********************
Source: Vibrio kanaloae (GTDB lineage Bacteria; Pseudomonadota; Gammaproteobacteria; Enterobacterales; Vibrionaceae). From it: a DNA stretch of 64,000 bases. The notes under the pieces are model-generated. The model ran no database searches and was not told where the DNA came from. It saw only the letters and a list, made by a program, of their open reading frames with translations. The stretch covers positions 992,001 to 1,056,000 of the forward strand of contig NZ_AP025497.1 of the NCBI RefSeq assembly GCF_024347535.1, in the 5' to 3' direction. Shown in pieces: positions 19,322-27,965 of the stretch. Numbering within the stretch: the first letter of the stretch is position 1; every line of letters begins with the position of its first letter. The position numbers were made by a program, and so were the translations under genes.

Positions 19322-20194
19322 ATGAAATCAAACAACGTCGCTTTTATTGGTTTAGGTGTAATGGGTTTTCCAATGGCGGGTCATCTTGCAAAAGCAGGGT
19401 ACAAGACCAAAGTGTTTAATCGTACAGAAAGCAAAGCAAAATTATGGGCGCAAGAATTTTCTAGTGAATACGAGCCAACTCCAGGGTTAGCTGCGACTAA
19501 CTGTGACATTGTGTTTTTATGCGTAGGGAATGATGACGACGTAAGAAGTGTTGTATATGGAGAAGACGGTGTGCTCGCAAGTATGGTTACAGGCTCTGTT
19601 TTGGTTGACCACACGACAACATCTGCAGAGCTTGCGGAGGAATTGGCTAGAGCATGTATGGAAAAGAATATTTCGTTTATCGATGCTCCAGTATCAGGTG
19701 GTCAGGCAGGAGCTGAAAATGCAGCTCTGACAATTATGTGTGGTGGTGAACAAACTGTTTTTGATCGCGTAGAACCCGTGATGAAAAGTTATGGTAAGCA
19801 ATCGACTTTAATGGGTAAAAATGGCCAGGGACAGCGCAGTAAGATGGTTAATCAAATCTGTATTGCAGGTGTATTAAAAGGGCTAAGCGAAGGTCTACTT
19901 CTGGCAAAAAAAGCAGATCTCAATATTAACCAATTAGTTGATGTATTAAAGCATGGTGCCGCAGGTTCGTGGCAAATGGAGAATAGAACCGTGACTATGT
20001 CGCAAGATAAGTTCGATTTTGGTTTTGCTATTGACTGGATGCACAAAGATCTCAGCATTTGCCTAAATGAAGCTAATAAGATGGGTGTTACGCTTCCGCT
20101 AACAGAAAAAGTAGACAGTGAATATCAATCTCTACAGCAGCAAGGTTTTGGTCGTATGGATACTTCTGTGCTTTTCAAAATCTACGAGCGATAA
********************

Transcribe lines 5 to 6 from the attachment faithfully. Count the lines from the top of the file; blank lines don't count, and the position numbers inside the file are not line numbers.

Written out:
19501 CTGTGACATTGTGTTTTTATGCGTAGGGAATGATGACGACGTAAGAAGTGTTGTATATGGAGAAGACGGTGTGCTCGCAAGTATGGTTACAGGCTCTGTT
19601 TTGGTTGACCACACGACAACATCTGCAGAGCTTGCGGAGGAATTGGCTAGAGCATGTATGGAAAAGAATATTTCGTTTATCGATGCTCCAGTATCAGGTG